Born May 14, 1885 in Breslau (Germany). Died July 6, 1973 in Zurich (Swiss).
Otto Klemperer made his debut in 1906 with a presentation of Orphée aux enfers by Offenbach. A year later, he met Gustav Mahler, who arranged a post as choirmaster of the German Opera in Prague for him. After a brief time there, he was nominated director of music and made his debut with von Weber's Der Freischütz. In 1910, he was nominated director of music of the City Theatre in Hamburg, again at Mahler's instigation. From 1913 to 1914, he was conductor in Barmen; he was in Strasbourg from 1914 to 1917 at Hans Pfitzner's instigation. He then went to Cologne and became chief musical director there in 1923; in 1920, he conducted the première of Die tote Stadt von Korngold in Cologne.
In 1924, he went to Wiesbaden in the same function, and in 1927 to the Kroll Opera in Berlin where he particularly supported contemporary music and found international acclaim with his many first performances. During his era in Wiesbaden, Oedipus Rex by Igor Stravinsky (1928) and Neues vom Tage by Paul Hindemith (1929) were premiered; he conducted the Berlin premieres of Erwartung by Arnold Schoenberg, Cardillac by P. Hindemith and Z mrtveho domu by Janacek. After the closure of the Kroll Opera in 1931, Klemperer went to the State Opera before emigrating from Germany in 1933. Still in the same year, he took over conducting the Los Angeles Philharmonic Orchestra (until 1939); from 1937 to 1938, he also conducted the Pittsburgh Symphony Orchestra. He studied composition under A. Schoenberg. In 1939, he was operated on for a brain tumour and remained partially paralysed.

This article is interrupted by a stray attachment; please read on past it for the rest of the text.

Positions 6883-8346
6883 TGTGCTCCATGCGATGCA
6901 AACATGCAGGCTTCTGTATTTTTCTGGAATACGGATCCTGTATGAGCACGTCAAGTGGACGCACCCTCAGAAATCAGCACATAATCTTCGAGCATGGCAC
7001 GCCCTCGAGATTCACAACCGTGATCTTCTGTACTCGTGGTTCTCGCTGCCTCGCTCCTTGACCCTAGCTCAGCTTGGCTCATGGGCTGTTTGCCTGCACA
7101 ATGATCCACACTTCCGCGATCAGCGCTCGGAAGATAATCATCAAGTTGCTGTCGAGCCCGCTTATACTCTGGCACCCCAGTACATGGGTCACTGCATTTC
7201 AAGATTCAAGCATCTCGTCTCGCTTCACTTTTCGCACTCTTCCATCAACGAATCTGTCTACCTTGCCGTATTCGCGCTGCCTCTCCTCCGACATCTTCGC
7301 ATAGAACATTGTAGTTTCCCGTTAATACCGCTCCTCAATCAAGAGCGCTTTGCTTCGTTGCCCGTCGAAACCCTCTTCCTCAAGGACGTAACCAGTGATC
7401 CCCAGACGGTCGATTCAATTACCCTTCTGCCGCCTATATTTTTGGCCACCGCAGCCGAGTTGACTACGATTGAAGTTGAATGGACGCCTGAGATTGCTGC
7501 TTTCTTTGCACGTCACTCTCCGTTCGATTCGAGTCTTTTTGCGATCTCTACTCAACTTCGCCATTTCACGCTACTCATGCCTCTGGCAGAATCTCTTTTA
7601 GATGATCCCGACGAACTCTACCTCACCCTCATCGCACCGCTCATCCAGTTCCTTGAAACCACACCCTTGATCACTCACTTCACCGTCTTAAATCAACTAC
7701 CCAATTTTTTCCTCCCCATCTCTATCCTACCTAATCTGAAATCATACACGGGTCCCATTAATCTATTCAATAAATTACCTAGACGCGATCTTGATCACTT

Otto Klemperer continued the tradition of the great 20th-century German conductors and was above all influenced by Gustav Mahler. His renditions are remarkable for their major dramatic strength. Apart from the opera premières already mentioned, he conducted Konzert fur Bratsche und Orchester by Paul Hindemith (1927), the Begleitmusik zu einer Lichtspielszene (1930) and the Suite für Streichorchester (1935) by A. Schoenberg for the concert hall. As a composer, we are indebted to him for an opera, six symphonies, a mass, chamber music and song compositions.